5) Make sure you keep your tire pressure right and to also change air filters yourself. These seem like easy things to gloss over but will save you a ton of money on getting better gas mileage and also just saving you maintenance costs as well. Also, the air filter replacements at most garages cost for some reason way more than they should. Go on YouTube and you’ll find videos of how to do it, and you’ll be more well-rounded. It’s pretty dang easy.
6) Get sleep (and a good mattress if you can). I found i spend more money or dont function as good and spend more time on needless stuff/redoing things if im sleep deprived. Getting that good sleep is free and you’re health and happiness…..health is wealth!
Image source: ss111, Alexander Mils
Budgeting with cash envelopes. Having a budget for everything has been the ultimate frugal hack. Do I want to spend my $60 food budget on a takeout dinner or go wild at an outlet store and get two weeks worth of food?
Image source: Seminolehighlander, Van Tay Media
Sharing streaming services with friends/library card (so easy to get, please just do yourself a favor and check out your library’s requirements).
Image source: Neither-Welder5001, Volha Flaxeco
Buy good quality clothes, learned basic sewing and hemming to tailor them and look good. I air dry them and they look good for a long time.
Sometimes there are great sales on jeans that are too long for my size. I learned to sew a French hem to keep the original hem.
Image source: Exekiel, Markus Spiske
Having spares. Took me a long time to get my wife to do this. You have a toothpaste, or a tin of coffee or whatever. The next time it goes on sale, you buy it, even if it’s next week. Then once you finish the first and open the second you watch for sales again.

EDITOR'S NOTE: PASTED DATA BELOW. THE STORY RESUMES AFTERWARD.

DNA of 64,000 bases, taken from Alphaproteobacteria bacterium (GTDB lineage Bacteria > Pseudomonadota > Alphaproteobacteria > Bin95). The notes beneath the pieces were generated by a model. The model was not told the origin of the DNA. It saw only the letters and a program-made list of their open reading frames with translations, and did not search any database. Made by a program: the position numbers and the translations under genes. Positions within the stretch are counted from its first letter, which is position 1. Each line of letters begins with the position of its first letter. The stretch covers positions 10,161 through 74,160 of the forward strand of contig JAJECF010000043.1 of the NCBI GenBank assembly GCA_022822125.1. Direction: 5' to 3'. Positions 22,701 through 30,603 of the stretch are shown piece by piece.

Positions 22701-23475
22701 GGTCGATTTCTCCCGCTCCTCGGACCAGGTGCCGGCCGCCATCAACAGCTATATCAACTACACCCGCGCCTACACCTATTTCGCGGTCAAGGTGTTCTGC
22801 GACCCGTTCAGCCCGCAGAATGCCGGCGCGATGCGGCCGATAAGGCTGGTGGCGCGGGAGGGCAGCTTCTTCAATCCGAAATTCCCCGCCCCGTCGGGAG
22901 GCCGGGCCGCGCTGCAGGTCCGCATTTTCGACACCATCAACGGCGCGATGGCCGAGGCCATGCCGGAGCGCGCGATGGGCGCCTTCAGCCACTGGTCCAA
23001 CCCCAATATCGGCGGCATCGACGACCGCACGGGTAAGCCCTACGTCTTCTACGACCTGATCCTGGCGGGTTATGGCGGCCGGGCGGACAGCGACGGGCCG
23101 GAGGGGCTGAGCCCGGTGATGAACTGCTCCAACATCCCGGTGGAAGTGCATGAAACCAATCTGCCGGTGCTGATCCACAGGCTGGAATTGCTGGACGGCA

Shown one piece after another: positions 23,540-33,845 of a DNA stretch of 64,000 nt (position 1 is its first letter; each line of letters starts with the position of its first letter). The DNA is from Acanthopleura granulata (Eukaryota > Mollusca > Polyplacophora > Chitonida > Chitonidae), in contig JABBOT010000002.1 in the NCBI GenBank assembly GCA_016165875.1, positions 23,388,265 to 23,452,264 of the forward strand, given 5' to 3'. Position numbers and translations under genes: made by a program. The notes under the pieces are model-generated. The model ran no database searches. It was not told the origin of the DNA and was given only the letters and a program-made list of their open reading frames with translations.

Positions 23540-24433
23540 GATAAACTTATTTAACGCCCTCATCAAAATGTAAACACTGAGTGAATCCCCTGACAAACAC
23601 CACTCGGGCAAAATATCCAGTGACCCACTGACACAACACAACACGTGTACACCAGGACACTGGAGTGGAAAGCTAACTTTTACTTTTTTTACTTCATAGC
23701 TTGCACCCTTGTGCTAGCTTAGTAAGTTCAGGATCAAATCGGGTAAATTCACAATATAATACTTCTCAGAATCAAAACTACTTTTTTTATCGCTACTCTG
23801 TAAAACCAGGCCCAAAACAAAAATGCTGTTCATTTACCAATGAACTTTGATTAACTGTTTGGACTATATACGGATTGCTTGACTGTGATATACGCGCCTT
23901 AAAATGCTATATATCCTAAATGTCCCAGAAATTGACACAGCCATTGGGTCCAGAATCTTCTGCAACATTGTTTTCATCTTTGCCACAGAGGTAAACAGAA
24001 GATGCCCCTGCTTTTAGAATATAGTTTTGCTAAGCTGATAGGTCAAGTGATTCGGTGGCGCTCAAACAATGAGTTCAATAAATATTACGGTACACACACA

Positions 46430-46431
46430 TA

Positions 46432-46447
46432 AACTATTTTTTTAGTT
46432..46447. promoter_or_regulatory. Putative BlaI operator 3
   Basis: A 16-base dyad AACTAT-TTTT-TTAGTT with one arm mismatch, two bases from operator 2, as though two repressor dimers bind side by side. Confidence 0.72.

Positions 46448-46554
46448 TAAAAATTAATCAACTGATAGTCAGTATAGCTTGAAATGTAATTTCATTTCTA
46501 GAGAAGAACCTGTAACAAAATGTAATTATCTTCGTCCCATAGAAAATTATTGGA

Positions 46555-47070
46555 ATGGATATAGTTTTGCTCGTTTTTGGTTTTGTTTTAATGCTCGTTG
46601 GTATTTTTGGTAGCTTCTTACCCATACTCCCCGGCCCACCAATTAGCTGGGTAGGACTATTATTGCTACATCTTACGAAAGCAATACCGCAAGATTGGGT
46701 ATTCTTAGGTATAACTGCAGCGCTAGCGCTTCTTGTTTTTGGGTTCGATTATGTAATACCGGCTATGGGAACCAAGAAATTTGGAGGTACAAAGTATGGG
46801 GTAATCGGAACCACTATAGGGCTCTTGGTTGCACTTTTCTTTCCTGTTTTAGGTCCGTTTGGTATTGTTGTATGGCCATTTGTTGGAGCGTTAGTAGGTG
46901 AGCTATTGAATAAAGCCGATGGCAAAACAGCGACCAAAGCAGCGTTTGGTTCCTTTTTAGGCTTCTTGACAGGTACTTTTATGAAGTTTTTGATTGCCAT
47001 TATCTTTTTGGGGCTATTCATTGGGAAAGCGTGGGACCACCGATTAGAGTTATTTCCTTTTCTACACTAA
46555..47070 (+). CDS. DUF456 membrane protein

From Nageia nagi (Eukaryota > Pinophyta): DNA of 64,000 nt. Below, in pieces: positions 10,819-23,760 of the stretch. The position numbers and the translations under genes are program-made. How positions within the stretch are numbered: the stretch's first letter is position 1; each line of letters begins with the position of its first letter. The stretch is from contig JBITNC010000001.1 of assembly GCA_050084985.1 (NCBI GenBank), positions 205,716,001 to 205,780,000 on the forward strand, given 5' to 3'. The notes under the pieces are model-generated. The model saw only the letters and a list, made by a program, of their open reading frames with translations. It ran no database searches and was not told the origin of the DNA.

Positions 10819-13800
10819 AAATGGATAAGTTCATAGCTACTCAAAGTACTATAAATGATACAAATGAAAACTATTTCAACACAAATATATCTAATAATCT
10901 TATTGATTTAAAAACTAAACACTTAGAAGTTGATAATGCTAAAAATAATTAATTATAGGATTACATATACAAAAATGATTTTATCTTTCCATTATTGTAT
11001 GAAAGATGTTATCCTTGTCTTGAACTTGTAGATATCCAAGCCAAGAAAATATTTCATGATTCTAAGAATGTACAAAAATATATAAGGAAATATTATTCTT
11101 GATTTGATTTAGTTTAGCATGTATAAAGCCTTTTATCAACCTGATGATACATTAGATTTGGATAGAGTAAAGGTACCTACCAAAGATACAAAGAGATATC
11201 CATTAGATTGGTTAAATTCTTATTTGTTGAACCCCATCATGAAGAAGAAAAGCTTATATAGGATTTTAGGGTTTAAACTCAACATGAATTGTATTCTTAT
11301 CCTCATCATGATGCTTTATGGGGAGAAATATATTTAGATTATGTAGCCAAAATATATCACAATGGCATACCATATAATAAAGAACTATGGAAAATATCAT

Image source: Lopsidedlopside, Artem Makarov
Cutting my sponges in half. There’s nothing a whole sponge can do that a half one can’t. It’s easily the most simple frugal thing I’ve done that literally doubled my life of a product.
Image source: dahlhouse21, Dan Gold
Definitely growing our own veggies and herbs! I dry the herbs and use all winter!
Image source: dayglo_nightlight, r. nial bradshaw
This is more environmental than frugal, but I started using kitchen towels instead of paper towels for most tasks. A roll of paper towels used to last me two weeks. Now I buy a three pack once a year.
Image source: very-simple-guy, Irma Sophia
I am dying my black clothes black, its great. The stuff looks like new, even though i had those short pants for 14 years
Image source: GiveMeThePeatBoys, Millie Mae
I can’t stress this enough. Porridge for breakfast. It’s roughly €0.06 per person if you only added water and salt. With a little milk, fruit, and other toppings it can still be as little as €0.50 per person. Plus oats keep you full for a long time and are amazing for your health.
Here in Ireland a 1.5kg bag of rolled oats is €3. You don’t need to spring for expensive brand names. Any rolled oats will do.
Mix 0.5 cups of dry oats with 1.5 cups of any preferred liquid per person. Leave this mixture in a saucepan on medium heat and walk away for 15 to 20 minutes. Go take a shower. Get dressed, etc. Cooking oats slow gives them their creaminess. When you come back, give it a couple of stirs and add more liquid if you like a creamier consistency. Add your desired topping. And that’s it. Even plain salted porridge with a little bit of milk can be really delicious and very easy on the stomach. It’s actually really great hangover food.
Image source: ReadingReddit9898, Leif Christoph Gottwald
We keep two 5L bottles by the shower and fill them up before taking a shower so we aren’t wasting the running water while waiting for the water to be hot enough to shower. We then use this water to mop the floor and water plants. It has actually reduced our water bill quite a bit and helps us save water.
Image source: sydj_k941, Burst
Using curbside pickup through my local grocery store app. My account is connected, so I get points and can apply discounts from the ad. But the main takeaway is that I have removed all temptation to buy things I don’t need! It probably cut my grocery bill at least in half at this point.
Image source: _-Mayday-_, Rebecca Manning
Menstrual cup a one time expense that may last for up to 10 years. I’ve had mine for 5 years and I really I had known about these since my early 20s.
Safety razor, I think I paid like $15 bucks for it and a 250 pack replacement razors. It’s been 5 years and still haven’t had to buy more.
Bonus is less stuff going to landfills.